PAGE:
Don’t tell, but Ami McChesney took time off from work a while back to get her Central Austin yard ready for this spring season.
“It was bothering me because I had a lot to do,” says McChesney, a freelance medical writer who has flexibility working from home.
Among other things, she pruned perennials, getting off the dead growth, she says. She also outlined a bed with rocks.
She had new things to plant, “because I can’t help myself,” she says, pointing to about 20 1-gallon containers of plants such as winecup, yarrow and more. She says she spent about five or six hours each day working outside.
Already, by early March, colorful poppies, four-nerve daisies, pansies, snapdragons and more were brightening up the front yard. A large bed in the back was full of spinach, kale, lettuce, broccoli and other vegetables; now she is getting started on the spring vegetable garden with tomatoes, cucumbers and more. (Last year, she says, she also grew watermelon and pumpkins. “They literally took the whole space. They grew in the beds, but they don’t like to stay in the lines,” she added.)
Many avid gardeners have been busy these days, as the calendar settles into some prime months for them.
McChesney had never gardened before she and her husband, Mike, bought the home more than 20 years ago. The house, built in the 1950s era, had a yard that was “very manicured, but in the old-fashioned style,” McChesney says; it featured a lawn of St. Augustine grass, as well as shrubbery.
“We started out by just taking care of what was here,” says McChesney, 48.
Gradually, they began to change the landscape.
“We started out with an herb garden,” she says, which was an 8-foot circular area in the backyard. Then later they added a few vegetable beds, she says. “I started slowly planting native plants.”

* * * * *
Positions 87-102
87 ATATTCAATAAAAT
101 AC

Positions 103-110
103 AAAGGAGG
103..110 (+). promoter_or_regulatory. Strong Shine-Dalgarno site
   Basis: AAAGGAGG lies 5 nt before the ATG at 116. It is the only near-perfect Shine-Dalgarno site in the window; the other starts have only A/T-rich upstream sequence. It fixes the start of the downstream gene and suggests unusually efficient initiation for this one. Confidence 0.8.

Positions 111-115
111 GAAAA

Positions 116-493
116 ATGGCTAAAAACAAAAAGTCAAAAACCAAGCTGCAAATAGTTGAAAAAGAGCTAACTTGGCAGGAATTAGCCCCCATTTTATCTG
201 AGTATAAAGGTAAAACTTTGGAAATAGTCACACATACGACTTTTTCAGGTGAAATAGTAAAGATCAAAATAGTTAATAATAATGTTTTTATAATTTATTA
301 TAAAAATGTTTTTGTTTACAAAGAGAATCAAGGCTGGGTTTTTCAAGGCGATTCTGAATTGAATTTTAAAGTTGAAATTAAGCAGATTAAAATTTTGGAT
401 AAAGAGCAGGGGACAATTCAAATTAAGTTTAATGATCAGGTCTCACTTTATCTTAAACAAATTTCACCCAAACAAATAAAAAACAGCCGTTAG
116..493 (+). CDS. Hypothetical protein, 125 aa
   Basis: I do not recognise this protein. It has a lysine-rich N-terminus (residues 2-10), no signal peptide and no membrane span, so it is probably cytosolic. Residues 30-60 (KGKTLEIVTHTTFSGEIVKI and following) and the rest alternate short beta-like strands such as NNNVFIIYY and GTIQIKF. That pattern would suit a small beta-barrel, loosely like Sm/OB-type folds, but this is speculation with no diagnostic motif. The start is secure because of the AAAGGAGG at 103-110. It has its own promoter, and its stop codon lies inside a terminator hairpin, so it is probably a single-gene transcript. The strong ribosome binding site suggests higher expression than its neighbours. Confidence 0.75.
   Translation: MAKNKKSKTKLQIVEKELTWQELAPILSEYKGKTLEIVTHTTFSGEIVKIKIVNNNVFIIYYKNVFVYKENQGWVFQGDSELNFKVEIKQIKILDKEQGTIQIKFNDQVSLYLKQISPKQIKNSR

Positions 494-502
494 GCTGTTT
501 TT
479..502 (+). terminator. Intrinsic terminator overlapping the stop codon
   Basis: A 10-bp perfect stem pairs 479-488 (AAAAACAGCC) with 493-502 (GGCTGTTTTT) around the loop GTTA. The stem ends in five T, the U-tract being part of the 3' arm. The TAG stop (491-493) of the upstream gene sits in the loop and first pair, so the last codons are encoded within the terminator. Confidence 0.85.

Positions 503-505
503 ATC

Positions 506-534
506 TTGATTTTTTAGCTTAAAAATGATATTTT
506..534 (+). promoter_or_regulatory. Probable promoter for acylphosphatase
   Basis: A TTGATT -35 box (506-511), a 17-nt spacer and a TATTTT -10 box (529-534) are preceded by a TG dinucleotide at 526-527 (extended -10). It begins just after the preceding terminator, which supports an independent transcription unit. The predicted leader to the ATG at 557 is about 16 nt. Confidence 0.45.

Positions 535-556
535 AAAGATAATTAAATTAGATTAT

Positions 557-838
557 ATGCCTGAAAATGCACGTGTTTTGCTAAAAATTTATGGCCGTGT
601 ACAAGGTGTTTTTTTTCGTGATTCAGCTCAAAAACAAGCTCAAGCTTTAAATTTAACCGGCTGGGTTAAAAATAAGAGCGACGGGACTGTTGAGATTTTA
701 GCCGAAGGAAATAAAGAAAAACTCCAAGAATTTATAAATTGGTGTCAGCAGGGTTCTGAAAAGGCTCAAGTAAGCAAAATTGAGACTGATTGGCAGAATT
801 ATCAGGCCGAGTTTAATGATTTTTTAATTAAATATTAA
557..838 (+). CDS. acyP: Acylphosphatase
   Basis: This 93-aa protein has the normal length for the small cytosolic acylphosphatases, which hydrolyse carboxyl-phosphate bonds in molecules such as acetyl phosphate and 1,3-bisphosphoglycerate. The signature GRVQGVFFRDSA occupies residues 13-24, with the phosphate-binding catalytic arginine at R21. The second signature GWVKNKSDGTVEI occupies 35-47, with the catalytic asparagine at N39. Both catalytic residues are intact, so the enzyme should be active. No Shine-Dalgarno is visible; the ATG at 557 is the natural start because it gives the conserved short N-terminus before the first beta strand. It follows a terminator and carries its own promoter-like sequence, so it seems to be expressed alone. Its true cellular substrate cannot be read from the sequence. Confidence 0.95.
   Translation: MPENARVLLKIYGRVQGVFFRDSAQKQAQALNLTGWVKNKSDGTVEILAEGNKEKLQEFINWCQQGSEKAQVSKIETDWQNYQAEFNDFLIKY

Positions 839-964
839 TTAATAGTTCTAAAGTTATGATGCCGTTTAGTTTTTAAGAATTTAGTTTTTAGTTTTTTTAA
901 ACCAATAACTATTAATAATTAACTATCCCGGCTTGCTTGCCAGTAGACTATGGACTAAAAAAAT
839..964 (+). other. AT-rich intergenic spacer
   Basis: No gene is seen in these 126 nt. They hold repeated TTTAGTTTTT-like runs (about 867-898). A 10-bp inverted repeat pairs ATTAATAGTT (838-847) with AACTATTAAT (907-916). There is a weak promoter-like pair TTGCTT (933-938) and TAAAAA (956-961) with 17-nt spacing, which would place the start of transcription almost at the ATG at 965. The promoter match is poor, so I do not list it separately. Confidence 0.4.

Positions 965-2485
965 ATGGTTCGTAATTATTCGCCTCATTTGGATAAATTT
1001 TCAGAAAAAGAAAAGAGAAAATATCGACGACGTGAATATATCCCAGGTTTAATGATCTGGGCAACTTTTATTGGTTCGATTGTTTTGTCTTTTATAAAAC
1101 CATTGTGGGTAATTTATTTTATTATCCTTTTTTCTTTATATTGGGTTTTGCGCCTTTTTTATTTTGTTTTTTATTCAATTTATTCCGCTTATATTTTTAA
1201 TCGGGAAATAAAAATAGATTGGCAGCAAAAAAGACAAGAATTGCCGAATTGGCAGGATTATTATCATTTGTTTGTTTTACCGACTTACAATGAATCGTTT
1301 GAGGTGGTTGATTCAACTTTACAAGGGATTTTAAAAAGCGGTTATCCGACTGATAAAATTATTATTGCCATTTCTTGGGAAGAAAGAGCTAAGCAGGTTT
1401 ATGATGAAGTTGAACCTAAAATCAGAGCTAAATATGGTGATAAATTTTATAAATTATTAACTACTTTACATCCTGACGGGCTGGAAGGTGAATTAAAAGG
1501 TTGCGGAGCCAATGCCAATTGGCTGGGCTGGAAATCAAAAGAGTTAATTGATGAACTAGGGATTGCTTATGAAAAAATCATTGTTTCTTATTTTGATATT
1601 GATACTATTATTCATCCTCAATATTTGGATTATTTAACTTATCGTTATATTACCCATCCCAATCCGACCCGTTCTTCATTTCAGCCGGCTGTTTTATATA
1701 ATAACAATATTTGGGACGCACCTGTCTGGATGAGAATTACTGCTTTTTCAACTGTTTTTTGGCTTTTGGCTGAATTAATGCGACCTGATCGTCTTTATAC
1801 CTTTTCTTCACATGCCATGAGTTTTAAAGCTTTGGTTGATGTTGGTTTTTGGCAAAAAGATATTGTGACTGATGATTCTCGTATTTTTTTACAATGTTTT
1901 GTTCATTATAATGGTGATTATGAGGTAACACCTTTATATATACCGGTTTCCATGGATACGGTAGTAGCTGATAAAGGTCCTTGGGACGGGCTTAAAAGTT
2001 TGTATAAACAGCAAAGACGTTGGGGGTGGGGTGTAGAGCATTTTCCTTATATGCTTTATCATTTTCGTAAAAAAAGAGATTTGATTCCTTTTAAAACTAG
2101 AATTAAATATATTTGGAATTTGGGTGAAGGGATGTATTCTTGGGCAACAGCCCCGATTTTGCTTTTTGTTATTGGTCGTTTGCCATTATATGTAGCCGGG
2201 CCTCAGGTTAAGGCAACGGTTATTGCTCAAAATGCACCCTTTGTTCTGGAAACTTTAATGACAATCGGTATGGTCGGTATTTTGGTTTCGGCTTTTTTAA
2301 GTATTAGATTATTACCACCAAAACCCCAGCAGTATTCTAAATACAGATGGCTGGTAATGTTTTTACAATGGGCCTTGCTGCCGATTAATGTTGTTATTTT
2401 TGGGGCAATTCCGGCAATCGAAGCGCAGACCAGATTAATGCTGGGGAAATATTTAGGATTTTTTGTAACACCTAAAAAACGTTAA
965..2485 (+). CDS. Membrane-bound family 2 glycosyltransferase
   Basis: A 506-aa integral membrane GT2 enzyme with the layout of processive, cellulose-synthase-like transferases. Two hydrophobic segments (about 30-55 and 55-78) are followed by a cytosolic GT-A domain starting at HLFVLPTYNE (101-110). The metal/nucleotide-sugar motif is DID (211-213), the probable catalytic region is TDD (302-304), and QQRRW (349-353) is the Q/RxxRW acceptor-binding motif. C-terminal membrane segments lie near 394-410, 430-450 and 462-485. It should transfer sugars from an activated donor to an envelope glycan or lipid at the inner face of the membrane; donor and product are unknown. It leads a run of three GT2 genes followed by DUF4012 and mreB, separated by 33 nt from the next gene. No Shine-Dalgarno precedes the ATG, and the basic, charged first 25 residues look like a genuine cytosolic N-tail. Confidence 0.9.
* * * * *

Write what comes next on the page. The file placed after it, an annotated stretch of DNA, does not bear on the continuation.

Throughout the years, the front and back yards have been transformed, with no traditional grass but plenty of garden areas.
At one point, “we decided to go big,” she says. Around that time, they removed four or five trailers full of invasive species, she says.
“Then I started slowly planting native plants,” she says.
Now, much of the front yard is a flower garden, with plenty of bluebonnets and more. “I didn’t want to go back with grass,” she says, “so I thought, ‘I’ll just plant pretty things.’”
Some front vegetable beds also have been full of onions, potatoes and cilantro, “which kind of took over,” she says. “The butterflies really like the cilantro, too.”
Also, a while back, drainage issues caused the couple to redo parts of the yard, she says, and they used the opportunity to have gravel put in areas instead of grass.
Outdoor artwork is also placed sporadically around, highlighting certain places. An old lamppost painted brightly is in the backyard. Elsewhere, chimes ring.
Additionally, over time, the couple added three porch areas — front, side and back — to their Brentwood neighborhood home.
Ami McChesney has taken classes on native plants and garden design at Austin Community College (enabling her to draw up garden plans, which she modestly says are “not very polished”). As well, she took training through the Travis County Master Gardeners program, she says.
Mike McChesney says he pitches in, but he credits his wife for most of the results.
“It’s really amazing what she’s done,” he says.
During a regular workweek, she says, she averages a couple of hours laboring in the yard. “Certain times require more work than others. Spring and fall, mainly,” she says.
She knows that in the heat of July and August, “no one wants to do anything out here. It gets so hot, and the mosquitoes are bad.”
“I do like being outside, but I think it also just keeps me grounded,” she says. “You’re more in tune with the weather, the climate, the seasons.”
“I’ve always liked being out in nature,” she says. “Every year is different.” Gulf muhly, for example, she wants to try growing this time around. “They are pretty during the fall season, especially when they have been planted in mass,” she says.
She particularly looks forward to certain times of year, when things are in bloom. “I’m a nerd like that,” she says.
Though nowadays the yard is pretty much how the McChesneys want it, Ami McChesney added, “I might do little projects. … There’s always stuff. Don’t hold me to it.”